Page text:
‘during the past 12 months, did you make a plan about how you would attempt suicide?’

‘During the past 12 months how many times did you actually attempt suicide?’

‘If you attempted suicide during the past 12 month, did any attempt result in an injury, poisoning, or overdose that had to be treated by a doctor or nurse?’

Screen time: on an average school day, how many hours do you play video or computer games or use a computer for something that is not school work?

7 answers were possible ranging from ‘I do not play video or computer games or use a computer for something that is not school work’ to ‘5 or more hours per day’.

Those reporting moderate game/internet use (1 h or less daily) are significantly less likely to report sadness compared to those reporting no use at all, but no statistics available. Those with video game use between 2–3 h were not different from those reporting no video game use. Those reporting 5 h or more were more likely to experience sadness than those reporting no use.

Compared to those reporting no video game use/internet those reporting 5 h or more were more likely to have experienced suicide ideation and made suicidal plans in both 2007 group (ideation OR:1.4 95 % CI: 1.1–1.8; planning OR:1.8 95 % CI: 1.3–2.3), and 2009 group (ideation OR:1.7 95 % CI: 1.3–2.1; planning OR:1.5 95 % CI: 1.1–1.9). All p < 0.05.

Moderate

Nihill et al. (2013) [46]

Australia

Total: 357 females from 12 secondary schools in New South Wales

Mena age: 13.2y (SD:0.5y)

100 % female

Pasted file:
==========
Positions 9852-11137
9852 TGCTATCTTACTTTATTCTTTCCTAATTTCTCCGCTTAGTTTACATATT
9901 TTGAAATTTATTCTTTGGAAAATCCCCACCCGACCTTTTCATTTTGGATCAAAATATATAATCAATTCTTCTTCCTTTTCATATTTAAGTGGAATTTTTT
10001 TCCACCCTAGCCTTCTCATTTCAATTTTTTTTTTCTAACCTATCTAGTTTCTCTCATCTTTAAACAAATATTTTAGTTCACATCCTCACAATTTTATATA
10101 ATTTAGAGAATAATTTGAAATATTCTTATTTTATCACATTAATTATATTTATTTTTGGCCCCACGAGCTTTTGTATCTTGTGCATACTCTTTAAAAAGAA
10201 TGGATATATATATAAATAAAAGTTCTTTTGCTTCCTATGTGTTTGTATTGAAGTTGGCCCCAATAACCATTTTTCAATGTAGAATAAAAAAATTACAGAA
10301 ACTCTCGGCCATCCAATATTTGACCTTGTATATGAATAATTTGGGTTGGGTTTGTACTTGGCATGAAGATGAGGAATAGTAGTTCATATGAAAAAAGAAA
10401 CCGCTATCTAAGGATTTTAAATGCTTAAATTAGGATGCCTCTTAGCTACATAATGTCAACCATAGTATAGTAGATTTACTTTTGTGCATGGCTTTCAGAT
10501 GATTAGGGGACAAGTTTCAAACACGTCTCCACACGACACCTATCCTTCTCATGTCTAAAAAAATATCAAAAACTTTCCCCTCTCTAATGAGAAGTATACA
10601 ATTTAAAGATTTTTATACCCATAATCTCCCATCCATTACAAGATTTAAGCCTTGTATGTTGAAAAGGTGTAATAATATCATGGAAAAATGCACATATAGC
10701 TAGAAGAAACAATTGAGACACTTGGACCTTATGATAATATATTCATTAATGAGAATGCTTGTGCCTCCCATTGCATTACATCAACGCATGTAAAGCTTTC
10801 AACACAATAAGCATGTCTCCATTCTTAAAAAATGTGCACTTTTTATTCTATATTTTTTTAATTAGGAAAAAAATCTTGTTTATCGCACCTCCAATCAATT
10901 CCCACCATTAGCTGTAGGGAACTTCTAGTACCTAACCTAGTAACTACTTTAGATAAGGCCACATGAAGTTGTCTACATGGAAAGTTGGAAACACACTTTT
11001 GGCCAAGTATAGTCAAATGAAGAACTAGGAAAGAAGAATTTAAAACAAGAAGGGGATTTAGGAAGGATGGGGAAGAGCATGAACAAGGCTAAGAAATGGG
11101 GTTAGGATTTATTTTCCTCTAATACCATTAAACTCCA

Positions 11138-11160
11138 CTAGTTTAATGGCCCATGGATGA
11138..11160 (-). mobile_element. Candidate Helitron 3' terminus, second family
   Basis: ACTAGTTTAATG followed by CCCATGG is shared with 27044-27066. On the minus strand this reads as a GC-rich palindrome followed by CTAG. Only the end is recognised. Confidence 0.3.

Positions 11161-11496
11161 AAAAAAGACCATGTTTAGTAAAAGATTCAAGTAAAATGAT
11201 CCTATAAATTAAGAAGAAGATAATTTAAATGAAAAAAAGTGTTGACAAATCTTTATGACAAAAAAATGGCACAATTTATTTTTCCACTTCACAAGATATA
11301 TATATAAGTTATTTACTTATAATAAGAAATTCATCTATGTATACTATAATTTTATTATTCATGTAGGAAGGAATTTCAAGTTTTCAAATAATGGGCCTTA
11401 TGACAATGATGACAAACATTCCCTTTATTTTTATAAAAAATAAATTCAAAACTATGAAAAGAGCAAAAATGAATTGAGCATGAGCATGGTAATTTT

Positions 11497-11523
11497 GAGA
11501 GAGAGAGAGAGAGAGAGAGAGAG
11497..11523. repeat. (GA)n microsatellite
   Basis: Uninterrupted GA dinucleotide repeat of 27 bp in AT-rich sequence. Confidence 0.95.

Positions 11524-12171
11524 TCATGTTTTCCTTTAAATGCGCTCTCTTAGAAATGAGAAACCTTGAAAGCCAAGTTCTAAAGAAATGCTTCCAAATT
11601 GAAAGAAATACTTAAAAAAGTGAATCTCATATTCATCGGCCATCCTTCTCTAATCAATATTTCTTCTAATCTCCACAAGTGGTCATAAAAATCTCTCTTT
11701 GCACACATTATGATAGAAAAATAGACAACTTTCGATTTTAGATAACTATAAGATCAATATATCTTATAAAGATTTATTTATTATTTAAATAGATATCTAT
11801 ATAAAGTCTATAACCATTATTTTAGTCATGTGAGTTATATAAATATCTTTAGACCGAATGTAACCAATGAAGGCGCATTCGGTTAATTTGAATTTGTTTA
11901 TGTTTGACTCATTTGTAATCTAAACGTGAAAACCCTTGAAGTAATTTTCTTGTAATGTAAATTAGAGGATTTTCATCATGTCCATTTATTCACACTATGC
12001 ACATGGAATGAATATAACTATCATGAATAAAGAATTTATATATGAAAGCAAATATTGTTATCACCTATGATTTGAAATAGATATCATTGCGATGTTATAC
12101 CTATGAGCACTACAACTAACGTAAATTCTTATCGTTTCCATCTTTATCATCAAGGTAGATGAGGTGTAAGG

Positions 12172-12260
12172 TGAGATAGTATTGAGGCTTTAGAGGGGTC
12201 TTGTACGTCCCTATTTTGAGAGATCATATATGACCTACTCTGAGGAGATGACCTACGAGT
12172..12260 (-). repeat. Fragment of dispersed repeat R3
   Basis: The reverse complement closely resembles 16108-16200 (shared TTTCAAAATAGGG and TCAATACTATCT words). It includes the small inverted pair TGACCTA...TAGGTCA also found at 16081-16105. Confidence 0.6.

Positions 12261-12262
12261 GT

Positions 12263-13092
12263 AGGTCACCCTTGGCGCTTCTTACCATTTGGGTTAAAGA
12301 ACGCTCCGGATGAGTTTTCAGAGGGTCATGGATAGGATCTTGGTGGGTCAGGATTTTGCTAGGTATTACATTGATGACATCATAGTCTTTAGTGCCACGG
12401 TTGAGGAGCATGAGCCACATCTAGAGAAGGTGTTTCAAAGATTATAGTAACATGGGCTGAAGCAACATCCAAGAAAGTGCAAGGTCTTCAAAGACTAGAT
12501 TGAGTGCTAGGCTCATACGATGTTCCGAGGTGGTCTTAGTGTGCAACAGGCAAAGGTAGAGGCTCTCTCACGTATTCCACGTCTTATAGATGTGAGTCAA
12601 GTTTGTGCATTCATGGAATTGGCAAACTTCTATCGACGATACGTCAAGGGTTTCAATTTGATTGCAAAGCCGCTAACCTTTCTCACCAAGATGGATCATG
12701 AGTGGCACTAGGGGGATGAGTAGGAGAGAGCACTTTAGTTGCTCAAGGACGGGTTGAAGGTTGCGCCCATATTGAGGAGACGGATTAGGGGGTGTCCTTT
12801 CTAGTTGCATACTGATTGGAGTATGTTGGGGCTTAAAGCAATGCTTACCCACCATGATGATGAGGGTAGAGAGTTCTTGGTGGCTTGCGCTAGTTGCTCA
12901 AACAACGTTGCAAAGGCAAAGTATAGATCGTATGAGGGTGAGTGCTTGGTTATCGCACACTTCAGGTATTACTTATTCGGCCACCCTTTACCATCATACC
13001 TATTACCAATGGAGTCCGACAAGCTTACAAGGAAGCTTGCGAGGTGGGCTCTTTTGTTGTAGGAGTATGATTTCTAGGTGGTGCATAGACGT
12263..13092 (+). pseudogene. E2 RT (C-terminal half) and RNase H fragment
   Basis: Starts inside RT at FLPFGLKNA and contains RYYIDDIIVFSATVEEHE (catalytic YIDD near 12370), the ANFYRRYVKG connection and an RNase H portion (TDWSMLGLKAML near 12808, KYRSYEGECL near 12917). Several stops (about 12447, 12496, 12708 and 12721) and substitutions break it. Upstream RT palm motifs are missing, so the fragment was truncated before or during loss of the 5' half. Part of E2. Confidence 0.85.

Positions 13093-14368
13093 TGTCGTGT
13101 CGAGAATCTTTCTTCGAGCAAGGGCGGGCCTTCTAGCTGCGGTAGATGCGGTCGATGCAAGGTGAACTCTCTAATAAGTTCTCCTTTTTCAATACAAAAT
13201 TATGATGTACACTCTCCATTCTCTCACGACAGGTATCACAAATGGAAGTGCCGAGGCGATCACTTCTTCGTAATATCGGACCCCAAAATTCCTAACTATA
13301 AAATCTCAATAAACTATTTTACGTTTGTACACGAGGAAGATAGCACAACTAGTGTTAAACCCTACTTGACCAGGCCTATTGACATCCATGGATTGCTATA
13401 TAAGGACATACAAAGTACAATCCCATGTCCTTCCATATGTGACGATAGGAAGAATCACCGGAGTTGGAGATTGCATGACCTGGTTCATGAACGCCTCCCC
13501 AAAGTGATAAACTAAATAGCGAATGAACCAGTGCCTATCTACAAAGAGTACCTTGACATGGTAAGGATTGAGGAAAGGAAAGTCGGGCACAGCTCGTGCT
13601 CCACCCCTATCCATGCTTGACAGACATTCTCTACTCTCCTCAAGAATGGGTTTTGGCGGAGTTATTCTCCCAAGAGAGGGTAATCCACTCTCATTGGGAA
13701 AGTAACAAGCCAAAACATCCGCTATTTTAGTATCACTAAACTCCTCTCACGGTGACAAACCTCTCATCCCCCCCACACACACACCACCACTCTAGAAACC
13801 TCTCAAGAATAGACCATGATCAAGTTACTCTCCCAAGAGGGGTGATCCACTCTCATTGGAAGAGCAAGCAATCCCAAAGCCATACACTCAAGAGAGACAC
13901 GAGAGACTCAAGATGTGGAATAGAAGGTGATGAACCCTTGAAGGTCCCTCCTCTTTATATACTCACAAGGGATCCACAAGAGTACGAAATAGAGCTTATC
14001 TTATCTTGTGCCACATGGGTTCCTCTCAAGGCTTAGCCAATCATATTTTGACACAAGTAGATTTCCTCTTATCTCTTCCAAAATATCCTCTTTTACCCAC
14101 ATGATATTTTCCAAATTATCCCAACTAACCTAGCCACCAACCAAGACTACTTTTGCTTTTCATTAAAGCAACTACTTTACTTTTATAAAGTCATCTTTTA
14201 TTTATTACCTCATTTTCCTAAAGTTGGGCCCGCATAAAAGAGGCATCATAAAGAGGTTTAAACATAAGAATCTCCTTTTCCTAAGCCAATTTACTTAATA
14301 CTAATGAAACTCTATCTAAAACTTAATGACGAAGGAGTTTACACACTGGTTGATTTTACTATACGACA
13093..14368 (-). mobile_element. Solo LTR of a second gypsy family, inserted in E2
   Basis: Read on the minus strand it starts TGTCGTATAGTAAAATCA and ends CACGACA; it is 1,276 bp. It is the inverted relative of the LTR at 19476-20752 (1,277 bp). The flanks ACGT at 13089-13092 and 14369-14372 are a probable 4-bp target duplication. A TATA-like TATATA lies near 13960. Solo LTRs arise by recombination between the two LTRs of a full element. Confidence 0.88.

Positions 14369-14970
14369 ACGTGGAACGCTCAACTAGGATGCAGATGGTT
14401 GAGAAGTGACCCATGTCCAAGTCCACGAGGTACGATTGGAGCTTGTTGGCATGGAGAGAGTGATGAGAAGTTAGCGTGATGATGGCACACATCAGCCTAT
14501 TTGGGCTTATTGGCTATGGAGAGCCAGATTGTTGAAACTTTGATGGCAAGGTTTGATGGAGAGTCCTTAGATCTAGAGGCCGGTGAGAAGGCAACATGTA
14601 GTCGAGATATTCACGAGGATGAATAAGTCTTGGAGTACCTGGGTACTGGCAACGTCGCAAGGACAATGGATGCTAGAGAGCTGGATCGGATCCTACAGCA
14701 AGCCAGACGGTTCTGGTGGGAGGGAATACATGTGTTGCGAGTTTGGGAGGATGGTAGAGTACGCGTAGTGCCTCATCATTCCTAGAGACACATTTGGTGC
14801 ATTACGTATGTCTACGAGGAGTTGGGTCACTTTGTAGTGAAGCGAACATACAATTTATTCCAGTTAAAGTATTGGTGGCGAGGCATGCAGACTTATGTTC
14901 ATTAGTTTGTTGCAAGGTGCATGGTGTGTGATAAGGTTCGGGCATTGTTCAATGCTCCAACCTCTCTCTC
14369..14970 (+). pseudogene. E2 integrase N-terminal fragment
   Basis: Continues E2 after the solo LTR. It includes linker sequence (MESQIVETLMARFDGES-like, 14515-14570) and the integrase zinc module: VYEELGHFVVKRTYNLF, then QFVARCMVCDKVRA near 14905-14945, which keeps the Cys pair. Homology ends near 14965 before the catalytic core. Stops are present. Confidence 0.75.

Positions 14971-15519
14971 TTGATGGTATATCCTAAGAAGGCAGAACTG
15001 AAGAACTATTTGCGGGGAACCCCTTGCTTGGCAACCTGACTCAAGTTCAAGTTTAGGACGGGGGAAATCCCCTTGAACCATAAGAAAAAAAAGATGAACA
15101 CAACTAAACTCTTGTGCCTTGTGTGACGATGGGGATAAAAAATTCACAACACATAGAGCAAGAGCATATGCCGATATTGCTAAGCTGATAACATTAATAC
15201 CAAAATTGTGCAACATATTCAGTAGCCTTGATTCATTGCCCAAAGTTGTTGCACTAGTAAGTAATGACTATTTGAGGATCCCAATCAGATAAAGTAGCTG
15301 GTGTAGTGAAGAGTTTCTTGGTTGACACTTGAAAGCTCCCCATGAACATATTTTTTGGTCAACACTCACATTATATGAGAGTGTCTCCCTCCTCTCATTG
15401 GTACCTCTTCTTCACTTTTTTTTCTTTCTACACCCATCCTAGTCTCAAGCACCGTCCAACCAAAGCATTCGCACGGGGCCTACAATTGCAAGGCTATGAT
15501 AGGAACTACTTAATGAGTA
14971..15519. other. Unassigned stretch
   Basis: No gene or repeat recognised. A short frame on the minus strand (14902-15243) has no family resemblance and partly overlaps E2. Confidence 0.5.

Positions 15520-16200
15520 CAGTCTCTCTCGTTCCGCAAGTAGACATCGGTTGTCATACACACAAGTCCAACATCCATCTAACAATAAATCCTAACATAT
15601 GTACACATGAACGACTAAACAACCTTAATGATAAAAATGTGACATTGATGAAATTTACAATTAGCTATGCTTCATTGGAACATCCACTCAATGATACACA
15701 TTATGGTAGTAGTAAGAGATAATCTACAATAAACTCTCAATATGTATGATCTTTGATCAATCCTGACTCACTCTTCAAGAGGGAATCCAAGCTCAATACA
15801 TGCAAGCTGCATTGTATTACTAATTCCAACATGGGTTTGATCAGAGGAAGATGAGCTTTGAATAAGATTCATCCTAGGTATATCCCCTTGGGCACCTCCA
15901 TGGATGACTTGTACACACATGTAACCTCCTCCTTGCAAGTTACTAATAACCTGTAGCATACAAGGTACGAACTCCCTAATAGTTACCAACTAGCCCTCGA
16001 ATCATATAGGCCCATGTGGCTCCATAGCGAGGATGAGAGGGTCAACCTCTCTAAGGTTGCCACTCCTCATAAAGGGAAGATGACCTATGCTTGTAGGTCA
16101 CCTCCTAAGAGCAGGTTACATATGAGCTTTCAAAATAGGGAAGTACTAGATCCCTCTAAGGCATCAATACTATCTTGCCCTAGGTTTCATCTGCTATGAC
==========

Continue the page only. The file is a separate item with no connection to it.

Self-esteem: self esteem subscale from Marsh’s Physical Self-Description Questionnaire

Example item ‘overall, most things I do turn out well’.

Sedentary behaviour: Adolescent Sedentary Activity Questionnaire included amount of time outside school spent in various sedentary behaviours including watching TV/videos/DVDs, using computers for school and non-school purposes, studying, reading, sitting with friends, using the telephone, listening to or playing music, motorized travel, hobbies and crafts.

Screen time: assessed by one item asking how much time was spent watching TV, videos, DVDs and using the computer for non-school purposes.

Significant inverse associations between time spent watching DVDs (B:-0.00304 95 % CI:-0.00542 to -0.00067, p < 0.05), playing computer games (B:-0.00171, 95 % CI:-0.00299 to -0.00043, p < 0.05), and total screen time (B:-0.00084, 95 % CI : -0.00157 to -0.00012, p < 0.05) and self-esteem.

Moderate

Pantic et al. (2012) [47]

Serbia

Total: 160 high school students

Mean age: 18.02y (SD:0.29) 68.1 % female

Depression: Beck Depression Inventory-II-II

Cut off: 0–9 minimal depression, 10–18 mild depression, 19–29 moderate depression and 30–63 severe depression.

Screen time: item asked self-report daily average time spent on watching TV, and time spent on social networking sites.

Significant correlation between depression score and time spent on social networking sites (R = 0.15, p < 0.05). No correlation was found between TV viewing and depression.

Moderate

Park (2009) [48]

South Korea

Total: 3449 Korean second year middle students

Mean age and gender not reported.

Depressive symptoms: based on 6 questions examining symptoms listed in the DSM-4

Internet use: 4 items asking how frequent a respondent used the Internet for chat room or messenger, email, club activities, bulletin board.

Increased risk for depressive symptoms was positively associated with greater use of the internet (OR:1.207 95 % CI:1.043–1.398, p < 0.05).

Strong

Robinson et al. (2011) [49]

Australia

Total: 1860 Australian adolescents

Mean age:14.01y (SD:0.20) 46.9 % female